Deliriously funny and with a brilliant cast including Jack Lemmon and Shirley MacLaine, Billy Wilder’s 1960 classic returns on 35mm as this year’s Friends of Hyde Park Picture House Christmas screening.
All friends/members are welcome to join at the cinema from 5.30pm for free pre-screening sherry mince pies and mulled wine. To RSVP and reserve for your free ticket, please email email@example.com or call the cinema on 0113 275 2045. The film will start at 6:30pm.
C.C. Baxter is an office clerk who courts favour with the executives in his office by giving them the key to his small apartment for their extramarital flings. Among them is his callous boss, J.D. Sheldrake, who Baxter eventually learns is using his place to sleep with Miss Kubelik, the sweet elevator operator the clerk has loved from afar. When Sheldrake coldly dumps the vulnerable young woman, she tries to commit suicide in Baxter’s apartment, giving the clerk the opportunity to save the woman of his dreams but possibly lose his job.
As well as the film, mince pies and drinks we’d also like to hear your thoughts and ideas on what you think the Friends group should be doing in a number of different areas:
- Promoting the cinema and its activities
- Community outreach
- Preserving and sharing our heritage
- Social activities
- Consultation with Friends’ membership/cinema audiences
During the Picture House closure we’ll be looking at how we can best serve our members to achieve our charitable aims and your feedback will play an important part of the process. This will be first of many consultations but if you have any ideas at any time please contact us.
Bill lists some some personal highlights of Leeds International Film Festival 2019
- Beanpole (2019) a gripping drama about young women in Leningrad shortly after World War 2
- The Lighthouse (2019) a powerful Victorian gothic thriller about two lighthouse keepers
- It Must Be Heaven (2019) an original take on the burden of being born Palestinian
- La Belle Époque (2019) great fun, an audience favourite (showing at the Hyde Park Picture House on December 15, 18, 19)
- Judy and Punch (2019) Punch and Judy, a feminist version!
- Marriage Story (2019) a funny and compassionate account of a divorce (showing at the Hyde Park Picture House Nov 29 – Dec 5)
- Dancer in the Dark (2000) with an impressive performance by Bjork
- I Lost My Body (2019) an enjoyable animated feature film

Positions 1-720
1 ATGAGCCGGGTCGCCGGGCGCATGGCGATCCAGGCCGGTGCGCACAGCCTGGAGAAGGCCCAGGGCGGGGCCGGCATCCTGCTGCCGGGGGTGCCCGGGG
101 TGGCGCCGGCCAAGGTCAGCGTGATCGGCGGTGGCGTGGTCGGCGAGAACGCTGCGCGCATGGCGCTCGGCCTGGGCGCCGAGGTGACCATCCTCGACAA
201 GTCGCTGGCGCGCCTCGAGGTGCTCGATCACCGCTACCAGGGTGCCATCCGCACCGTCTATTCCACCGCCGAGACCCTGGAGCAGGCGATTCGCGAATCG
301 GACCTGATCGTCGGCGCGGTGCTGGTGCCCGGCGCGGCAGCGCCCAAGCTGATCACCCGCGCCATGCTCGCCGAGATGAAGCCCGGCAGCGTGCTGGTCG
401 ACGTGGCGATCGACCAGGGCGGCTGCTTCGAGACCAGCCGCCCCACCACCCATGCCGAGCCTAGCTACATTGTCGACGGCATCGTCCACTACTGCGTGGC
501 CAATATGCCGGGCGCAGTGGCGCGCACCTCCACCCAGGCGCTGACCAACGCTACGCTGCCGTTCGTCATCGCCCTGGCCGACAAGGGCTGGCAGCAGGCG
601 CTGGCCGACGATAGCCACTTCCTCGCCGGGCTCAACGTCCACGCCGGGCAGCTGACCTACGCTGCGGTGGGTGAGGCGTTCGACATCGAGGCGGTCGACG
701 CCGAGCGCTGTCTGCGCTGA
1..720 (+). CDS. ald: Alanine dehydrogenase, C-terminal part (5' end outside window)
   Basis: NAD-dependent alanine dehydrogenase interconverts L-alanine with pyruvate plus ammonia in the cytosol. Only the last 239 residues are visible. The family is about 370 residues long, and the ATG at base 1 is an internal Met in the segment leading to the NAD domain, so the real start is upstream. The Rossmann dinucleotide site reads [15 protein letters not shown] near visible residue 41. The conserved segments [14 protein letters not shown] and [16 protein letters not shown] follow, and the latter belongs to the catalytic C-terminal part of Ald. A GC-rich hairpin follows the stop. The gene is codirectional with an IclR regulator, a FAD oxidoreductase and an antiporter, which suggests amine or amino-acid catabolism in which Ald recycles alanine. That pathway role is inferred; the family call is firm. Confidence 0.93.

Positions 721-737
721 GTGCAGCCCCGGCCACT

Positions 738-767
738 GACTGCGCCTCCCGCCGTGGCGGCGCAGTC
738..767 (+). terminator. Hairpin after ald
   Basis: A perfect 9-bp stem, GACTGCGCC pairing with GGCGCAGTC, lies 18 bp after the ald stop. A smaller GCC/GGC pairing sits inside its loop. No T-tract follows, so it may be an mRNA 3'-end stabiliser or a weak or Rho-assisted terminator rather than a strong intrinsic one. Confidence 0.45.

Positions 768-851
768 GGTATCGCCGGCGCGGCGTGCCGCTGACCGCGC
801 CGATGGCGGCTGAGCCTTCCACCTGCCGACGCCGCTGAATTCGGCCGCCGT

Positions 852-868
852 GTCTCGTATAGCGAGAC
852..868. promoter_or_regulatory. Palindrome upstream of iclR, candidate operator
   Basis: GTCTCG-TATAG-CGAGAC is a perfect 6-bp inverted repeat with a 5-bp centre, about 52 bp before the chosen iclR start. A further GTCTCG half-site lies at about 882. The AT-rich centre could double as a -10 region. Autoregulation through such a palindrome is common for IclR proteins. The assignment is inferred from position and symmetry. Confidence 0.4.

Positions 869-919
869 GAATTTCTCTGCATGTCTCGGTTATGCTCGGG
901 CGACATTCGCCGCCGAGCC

- Osaka Elegy (1936) a story of a brave woman in a highly patriarchal Japan
I also enjoyed films from the Cinema Versa documentary features section:
- 143 Sahara Street (2019) portrait of a remarkable woman in her desert tea house
- A Dog Called Money (2019) great viewing for fans of PJ Harvey about she gets inspiration for her songs from around the world (a Picture House screening is planned)
And two documentaries that show the importance of recording events on film:
- Shooting the Mafia (2019) about the brave Sicilian photographer Letizia Battaglia (showing at the Picture House on January 21 2020)
- The Cordillera of Dreams (2019) about Patricio Guzmán’s recording of the violence of Pincochet’s Chile, as s reminder to younger generation
Last Festival I only managed to see two documentaries (in the Cinema Versa section): Something Left Behind (2018) about the legendary Leeds band The Wedding Present; and What is Democracy? (2018) which highlighted how the very understanding of democracy varies from place to place around the world and over time.
They inspired me to make sure that I see more Cinema Versa films this time. So far on my list are:
- 143 Sahara Street (2019) about a roadside teahouse in the Sahara Desert;
- A Dog Called Money (2019) which features music by PJ Harvey;
- Shooting the Mafia (2019) about community resistance to the brutal Corleonesi family in Sicily;
- Miles Davis The Birth of Cool (2019) a biographical account of the jazz musician;
- LAPÜ (2019) – tradition in the Colombian desert;
- The Cordillera of Dreams (2019) about life in the Chilean Andes.
So don’t forget to have a good look through the blue section of the programme. You will discover some cinematic gems.